CRNA's love the term 'anesthesia provider'(just imagine someone ever using the term 'orthopedic surgery provider' or 'emergency medicine provider', it's ridiculous) because it semantically lumps them into the same category as an anesthesiologist. Please don't take this the wrong way, I have a lot of respect for the specialized education that is involved in anesthesia nursing, it's just not the same education that an anesthesiologist receives. There are overlaps, to be sure, but I've been known to draw blood from time to time, and you'd never compare my training to that of a phlebotomist.

And I agree with Sandman, the issue is money. There's a huge number of young RN's now that want to be CRNAs, not because they're interested in the science of anesthesiology, but because they've heard you can make a lot of money, and it only takes 2 years.
Mike Mac

United States

#7 Jun 15, 2008
First no, we do not need to be supervised.
You have, as many anesthesiologists do, totally misunderstood how the laws work. The only time a CRNA needs any physician of any kind is to sign the record to obtain medicare reimbursement in states which are not Opt Out states (17 of them). In opt out states CRNAs do not anyone to sign anything. If a CRNA is doing a case with other insurance or cash/pt pay there is absolutely no requirement for a physician in anyway.
What you refer to is a billing arrangement related to MEDICARE only and the proof that it isnt any sortof legal supervision is in the fact that the surgeon is no more liable for a CRNAs anesthetic than yours and it only applies to medicare. Its all terminology.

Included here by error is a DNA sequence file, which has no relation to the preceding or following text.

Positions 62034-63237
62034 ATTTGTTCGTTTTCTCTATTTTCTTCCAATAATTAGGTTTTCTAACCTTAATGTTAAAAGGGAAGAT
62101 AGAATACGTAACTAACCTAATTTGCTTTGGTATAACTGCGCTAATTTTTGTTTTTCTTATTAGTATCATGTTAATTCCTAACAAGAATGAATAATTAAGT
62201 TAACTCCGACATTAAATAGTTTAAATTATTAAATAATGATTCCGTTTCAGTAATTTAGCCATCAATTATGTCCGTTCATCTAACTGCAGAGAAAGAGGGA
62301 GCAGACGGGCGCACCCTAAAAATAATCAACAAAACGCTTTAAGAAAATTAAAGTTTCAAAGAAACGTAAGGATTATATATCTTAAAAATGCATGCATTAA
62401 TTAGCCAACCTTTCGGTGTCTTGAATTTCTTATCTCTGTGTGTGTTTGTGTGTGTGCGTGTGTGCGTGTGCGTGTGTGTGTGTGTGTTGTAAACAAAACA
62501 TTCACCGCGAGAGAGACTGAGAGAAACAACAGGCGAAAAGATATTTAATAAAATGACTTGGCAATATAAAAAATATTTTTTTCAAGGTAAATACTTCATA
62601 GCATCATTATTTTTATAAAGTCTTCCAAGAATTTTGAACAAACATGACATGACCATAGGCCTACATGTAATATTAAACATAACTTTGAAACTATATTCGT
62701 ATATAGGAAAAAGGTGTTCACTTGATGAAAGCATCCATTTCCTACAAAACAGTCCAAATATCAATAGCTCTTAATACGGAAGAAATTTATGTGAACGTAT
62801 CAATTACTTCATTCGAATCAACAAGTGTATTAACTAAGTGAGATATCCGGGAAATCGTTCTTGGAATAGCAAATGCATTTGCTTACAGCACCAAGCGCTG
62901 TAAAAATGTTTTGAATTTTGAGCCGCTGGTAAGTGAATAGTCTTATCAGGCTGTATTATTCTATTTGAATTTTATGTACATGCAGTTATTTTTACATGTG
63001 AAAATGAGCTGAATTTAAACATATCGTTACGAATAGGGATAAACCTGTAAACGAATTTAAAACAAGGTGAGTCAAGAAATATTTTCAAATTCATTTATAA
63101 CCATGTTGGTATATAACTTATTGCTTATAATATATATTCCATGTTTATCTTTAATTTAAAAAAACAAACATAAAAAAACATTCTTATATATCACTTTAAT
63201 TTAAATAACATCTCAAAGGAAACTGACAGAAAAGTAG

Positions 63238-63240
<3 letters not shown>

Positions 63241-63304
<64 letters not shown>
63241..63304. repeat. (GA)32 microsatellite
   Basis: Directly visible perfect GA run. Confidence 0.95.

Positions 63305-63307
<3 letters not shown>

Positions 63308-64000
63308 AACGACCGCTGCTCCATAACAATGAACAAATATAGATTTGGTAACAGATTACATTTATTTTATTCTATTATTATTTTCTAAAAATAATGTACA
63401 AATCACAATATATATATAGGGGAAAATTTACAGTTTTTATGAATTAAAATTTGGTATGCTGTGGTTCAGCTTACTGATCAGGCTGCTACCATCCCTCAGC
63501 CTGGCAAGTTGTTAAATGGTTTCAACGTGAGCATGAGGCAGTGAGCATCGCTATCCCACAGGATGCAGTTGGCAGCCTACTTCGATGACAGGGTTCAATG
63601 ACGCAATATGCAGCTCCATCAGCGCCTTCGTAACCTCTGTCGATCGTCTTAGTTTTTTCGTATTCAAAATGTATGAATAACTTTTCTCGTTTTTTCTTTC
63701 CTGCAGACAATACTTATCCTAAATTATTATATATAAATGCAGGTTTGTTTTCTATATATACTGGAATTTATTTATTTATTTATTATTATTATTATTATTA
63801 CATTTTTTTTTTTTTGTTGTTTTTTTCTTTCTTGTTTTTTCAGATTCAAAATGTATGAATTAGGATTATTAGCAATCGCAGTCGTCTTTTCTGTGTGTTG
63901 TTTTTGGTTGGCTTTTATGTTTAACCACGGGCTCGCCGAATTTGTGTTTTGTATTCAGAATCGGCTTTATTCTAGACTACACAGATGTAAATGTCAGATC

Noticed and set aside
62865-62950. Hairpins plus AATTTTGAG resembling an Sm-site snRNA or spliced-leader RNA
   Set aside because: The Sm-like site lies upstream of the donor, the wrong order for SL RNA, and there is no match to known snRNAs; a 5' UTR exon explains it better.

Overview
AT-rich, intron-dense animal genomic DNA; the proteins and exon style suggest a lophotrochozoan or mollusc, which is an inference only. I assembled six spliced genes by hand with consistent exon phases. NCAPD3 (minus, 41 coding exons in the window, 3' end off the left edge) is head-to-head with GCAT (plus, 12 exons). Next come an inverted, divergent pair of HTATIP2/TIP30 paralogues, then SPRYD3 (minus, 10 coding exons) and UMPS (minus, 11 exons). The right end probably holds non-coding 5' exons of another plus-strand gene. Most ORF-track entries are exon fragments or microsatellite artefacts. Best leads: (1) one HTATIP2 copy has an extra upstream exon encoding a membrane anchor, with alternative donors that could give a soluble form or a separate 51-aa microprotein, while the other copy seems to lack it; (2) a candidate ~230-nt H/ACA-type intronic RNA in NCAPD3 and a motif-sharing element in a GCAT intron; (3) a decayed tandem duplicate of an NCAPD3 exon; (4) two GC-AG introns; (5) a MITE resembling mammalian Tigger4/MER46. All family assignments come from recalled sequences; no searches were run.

Politics abound here and im sure you are only stating what you have been taught.
I was also taught how to cric a patient. Hell, i did it as a paramedic and flight RN for 10 years.
I dont like the term provider either but it IS accurate. You and I are both "providers" of a service, in fact an identical service in every way. I prefer the terms anesthetist and anesthesiologist.
It does not only take 2 years. I lvoe how this gets totally blurred.
4 years of nursing for BSN. min 1 year critical care average is 5. then 27-36 months for CRNA school.
So, you have 4 years of medical school, your previous degree (of which i have one too) is irrelevant, 4 years residency for a total of 8 years.
I have 4 years BSN, 1 year required experience (i have 10) and 2.5 years of CRNA school. Thats a total of 7.5 years. Now that IS comparing apples to apples. Lets not distort the numbers.
Anesthesia Doc wrote:
Someone needs to correct me if I am wrong, but I believe that CRNA's that practice independently (almost always in rural settings) are technically under the medical supervision of the operating surgeon. You are unlikely to find nurses practicing independently outside rural environments, and this is considered tolerable only because there are not anesthesiologists available in those areas.